Risen Magazine: What advice would you give to someone trying to break into the industry as a songwriter?
Tammy Hyler: Read a lot of books, a lot of poetry, watch a lot of movies, and listen to what’s on the radio. The radio is your biggest map. Let’s face it, your craft is writing a song. You’re going to bring your own style and flare, but at the end of the day it’s a business, and if you want to make money at this craft, you’re going to have to listen to the radio and try to target that sound. But be just one step, one hair, ahead of that. If you’re going to write exactly what’s on the radio, it’s going to be old by the time it’s ready. Don’t make it too different, or you’ll write yourself out of a cut, just a little fresher.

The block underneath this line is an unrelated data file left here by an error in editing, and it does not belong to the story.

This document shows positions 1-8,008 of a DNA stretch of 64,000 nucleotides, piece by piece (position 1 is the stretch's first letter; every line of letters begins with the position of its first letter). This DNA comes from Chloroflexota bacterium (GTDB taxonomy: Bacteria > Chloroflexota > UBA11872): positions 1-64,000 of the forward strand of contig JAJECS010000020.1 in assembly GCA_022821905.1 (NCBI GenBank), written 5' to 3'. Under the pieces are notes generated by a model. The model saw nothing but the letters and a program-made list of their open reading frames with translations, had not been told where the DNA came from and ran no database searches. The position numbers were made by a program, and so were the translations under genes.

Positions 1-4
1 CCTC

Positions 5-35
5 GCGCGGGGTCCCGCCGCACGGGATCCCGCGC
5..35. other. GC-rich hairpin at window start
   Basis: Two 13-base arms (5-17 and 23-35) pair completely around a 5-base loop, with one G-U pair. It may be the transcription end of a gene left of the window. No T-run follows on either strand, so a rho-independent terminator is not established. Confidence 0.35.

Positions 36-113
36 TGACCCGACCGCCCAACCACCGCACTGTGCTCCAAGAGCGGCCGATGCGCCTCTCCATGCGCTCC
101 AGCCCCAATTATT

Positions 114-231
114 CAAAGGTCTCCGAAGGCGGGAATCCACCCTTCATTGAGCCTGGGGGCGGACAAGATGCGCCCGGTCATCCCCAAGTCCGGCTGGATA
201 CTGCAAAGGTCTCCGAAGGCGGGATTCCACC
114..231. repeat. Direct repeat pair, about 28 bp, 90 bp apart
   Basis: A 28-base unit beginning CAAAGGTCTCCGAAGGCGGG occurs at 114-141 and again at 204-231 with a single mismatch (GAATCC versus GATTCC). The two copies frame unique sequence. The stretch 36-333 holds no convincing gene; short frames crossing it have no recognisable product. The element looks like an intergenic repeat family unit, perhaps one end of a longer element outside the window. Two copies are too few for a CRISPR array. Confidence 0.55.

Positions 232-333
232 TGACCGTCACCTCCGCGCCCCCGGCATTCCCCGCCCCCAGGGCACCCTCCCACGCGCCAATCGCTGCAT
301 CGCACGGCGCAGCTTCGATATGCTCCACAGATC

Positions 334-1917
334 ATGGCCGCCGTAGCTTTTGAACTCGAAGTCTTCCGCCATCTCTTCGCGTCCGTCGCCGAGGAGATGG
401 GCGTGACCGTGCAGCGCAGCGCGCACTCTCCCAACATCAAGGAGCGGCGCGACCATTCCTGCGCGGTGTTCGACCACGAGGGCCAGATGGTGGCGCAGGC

I love what’s going on right now on the radio. Country guys are out there living the country lifestyle, tailgating, fishing, and such and then they’ll listen to hip-hop and hear those beats and it’ll become a country song. They are bringing a new sound to this industry – this hip-hop infused country. You have to have an appreciation for it. I’m sure people 15 years before us thought we were doing pop. Music is always going to evolve and change, and that’s a good thing. We’re still going to have the old sound, but I’m a fan of what’s coming out now. It’s like what Taylor has done—you have to grow. If you don’t grow, you’re not living.
Exclusive interview originally published in Risen Magazine, Spring 2015